Five businesses were looking to raise money to pay for a judicial review of new Guidance they saw will ‘regulate Scottish raw milk cheese out of existence’.
Scottish cheesemakers have launched a crowdfunding campaign to raise money to pay for legal fees for the preparation and submission of a judicial review into the legality of new Guidance for the regulation of Scotland’s raw milk cheese production.
Five artisan raw milk cheesemakers - Errington Cheese, Isle of Mull Cheese, Galloway Farmhouse Cheese, Cambus O’May Cheese Co. and Finlay’s Farm have launched a £15,000 campaign on Crowdjustice, a platform specialising in raising money to support legal action.
The campaign has already raised over £2,500.
The businesses believe the guidance, published in December, at present ‘does not reflect, and is contrary to, agreed EU industry guidance and established best practice’ and they are concerned it will effectively make raw milk cheese production in Scotland unviable.
The businesses have written to Food Standards Scotland to request a suspension of the new guidance to enable changes to be made, however to date this request has been refused.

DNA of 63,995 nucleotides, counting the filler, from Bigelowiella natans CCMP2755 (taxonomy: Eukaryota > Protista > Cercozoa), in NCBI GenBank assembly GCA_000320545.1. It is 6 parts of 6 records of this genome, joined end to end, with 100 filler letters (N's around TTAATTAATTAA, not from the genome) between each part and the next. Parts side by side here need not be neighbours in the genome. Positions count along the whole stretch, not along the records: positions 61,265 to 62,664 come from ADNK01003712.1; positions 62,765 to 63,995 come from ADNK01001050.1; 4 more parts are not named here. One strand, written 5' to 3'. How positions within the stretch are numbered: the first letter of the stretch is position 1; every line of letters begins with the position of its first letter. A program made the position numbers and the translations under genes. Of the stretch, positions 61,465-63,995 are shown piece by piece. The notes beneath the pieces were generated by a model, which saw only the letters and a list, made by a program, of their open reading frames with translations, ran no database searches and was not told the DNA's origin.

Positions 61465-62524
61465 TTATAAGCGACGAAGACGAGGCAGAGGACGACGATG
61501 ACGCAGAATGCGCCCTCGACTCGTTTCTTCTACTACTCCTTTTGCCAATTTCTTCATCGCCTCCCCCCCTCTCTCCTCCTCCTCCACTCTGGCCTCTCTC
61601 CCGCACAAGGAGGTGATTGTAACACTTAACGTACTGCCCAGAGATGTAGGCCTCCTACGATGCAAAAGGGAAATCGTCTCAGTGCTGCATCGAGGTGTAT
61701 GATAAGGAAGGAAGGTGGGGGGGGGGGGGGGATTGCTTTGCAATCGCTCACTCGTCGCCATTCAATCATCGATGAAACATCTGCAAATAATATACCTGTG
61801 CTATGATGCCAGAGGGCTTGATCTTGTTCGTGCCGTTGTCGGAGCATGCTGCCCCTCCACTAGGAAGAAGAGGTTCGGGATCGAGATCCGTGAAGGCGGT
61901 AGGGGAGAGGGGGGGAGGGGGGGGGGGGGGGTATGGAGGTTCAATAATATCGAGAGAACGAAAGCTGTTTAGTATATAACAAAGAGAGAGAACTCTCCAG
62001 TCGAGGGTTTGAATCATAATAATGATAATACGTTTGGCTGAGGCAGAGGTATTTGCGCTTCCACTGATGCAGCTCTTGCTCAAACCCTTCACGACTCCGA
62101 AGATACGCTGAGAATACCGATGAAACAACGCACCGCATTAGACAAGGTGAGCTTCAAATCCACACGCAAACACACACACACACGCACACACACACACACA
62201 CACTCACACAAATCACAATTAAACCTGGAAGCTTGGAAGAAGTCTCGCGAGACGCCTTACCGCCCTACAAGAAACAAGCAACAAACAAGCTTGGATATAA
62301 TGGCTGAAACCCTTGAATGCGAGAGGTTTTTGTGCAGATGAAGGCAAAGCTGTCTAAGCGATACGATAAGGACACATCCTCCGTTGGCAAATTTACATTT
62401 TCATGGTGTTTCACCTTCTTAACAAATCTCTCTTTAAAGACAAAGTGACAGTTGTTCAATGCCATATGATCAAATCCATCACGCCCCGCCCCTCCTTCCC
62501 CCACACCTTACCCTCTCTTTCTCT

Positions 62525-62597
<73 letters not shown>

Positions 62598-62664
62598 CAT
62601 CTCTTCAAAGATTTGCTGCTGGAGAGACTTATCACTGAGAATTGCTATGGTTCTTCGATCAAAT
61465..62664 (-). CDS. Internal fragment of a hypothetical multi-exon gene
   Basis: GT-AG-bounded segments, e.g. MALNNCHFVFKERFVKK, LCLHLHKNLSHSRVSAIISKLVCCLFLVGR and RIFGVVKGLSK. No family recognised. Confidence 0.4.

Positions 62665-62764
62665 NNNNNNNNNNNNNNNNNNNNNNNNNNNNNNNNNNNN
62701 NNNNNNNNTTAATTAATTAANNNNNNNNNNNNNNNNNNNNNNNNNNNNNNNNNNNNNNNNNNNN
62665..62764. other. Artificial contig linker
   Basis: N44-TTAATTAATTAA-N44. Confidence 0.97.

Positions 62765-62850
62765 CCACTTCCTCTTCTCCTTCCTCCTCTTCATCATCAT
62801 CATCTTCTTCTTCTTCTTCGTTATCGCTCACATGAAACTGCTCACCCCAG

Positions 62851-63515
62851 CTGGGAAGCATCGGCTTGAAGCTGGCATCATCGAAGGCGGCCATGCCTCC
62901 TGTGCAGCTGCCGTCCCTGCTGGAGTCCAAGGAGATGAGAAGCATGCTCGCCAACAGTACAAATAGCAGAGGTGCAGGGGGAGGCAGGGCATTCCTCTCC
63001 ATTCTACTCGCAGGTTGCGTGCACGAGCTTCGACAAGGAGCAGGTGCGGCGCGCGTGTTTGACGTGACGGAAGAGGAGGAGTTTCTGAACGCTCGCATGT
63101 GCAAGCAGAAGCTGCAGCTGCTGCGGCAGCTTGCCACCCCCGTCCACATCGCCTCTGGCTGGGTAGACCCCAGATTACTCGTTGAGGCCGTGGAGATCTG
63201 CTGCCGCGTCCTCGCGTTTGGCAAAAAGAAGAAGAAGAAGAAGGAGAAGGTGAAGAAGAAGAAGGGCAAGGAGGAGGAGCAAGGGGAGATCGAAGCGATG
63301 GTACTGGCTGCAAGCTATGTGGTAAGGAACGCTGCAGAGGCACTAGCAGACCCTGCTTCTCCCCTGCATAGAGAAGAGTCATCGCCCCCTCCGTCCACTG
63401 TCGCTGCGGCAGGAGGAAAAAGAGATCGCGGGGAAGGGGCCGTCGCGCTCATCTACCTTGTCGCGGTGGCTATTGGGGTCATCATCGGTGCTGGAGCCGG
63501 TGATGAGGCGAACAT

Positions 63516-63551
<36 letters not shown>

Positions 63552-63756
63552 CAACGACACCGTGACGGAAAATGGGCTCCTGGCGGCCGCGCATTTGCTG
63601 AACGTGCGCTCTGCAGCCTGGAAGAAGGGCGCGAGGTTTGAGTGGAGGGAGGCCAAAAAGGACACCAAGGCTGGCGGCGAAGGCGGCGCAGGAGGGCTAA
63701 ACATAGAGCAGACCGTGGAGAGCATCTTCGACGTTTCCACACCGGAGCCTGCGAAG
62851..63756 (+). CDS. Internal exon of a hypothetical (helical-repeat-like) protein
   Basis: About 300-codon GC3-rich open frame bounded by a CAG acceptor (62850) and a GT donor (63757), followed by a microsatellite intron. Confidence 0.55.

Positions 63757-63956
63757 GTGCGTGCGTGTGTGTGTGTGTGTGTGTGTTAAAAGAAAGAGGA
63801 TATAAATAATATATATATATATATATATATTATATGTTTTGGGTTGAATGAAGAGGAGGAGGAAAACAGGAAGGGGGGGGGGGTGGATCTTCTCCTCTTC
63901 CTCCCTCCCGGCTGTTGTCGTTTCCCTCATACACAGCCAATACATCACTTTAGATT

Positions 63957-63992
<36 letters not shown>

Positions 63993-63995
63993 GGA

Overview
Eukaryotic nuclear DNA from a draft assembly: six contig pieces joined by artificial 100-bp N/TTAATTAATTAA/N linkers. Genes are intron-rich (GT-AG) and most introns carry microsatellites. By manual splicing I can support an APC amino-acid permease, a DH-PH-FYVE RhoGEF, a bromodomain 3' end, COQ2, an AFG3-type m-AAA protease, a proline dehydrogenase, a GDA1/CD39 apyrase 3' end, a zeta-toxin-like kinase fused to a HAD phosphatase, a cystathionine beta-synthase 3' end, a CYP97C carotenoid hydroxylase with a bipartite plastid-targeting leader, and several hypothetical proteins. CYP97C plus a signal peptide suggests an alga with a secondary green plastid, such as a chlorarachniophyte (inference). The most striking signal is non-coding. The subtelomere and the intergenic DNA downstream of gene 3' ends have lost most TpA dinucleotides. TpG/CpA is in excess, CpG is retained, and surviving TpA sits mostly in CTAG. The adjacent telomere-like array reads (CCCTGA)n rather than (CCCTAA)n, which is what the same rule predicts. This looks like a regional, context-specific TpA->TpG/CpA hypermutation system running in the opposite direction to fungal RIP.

They have a fixed three month window within which to initiate a judicial review, closing on March 21.
Selina Cairns of Errington Cheese said it was with ‘immense frustration’ they had to once again initiate legal action in response to action by Food Standards Scotland
“This new guidance for Scotland will effectively regulate Scottish raw milk cheese out of existence.
“EU legislation exists for the regulation of raw milk cheese and Guidance for cheesemakers and enforcement officers exists at EU level and is agreed with all 28 member states, and we are aware of no rationale for why Scotland’s guidance should deviate so significantly from EU guidance.
“We have repeatedly invited Food Standards Scotland, and the committee responsible for drafting this guidance, to work with the industry to amend it to satisfy both industry and food safety requirements, and of course to align it with the agreed EU legislation and guidance.
“We cannot wait any longer,” she said.
“The risk of not taking this action is that Scotland’s artisan unpasteurised cheesemakers will be effectively shut down, while unpasteurised cheese produced elsewhere, with less stringent regulation, will still be sold in Scotland.
“This will put a number of long standing businesses at high risk of closure.
“To effectively remove specialist cheesemaking from Scotland would be an act of extraordinary self-harm to Scotland’s food heritage and to our nation’s growing reputation as a land of food and drink.”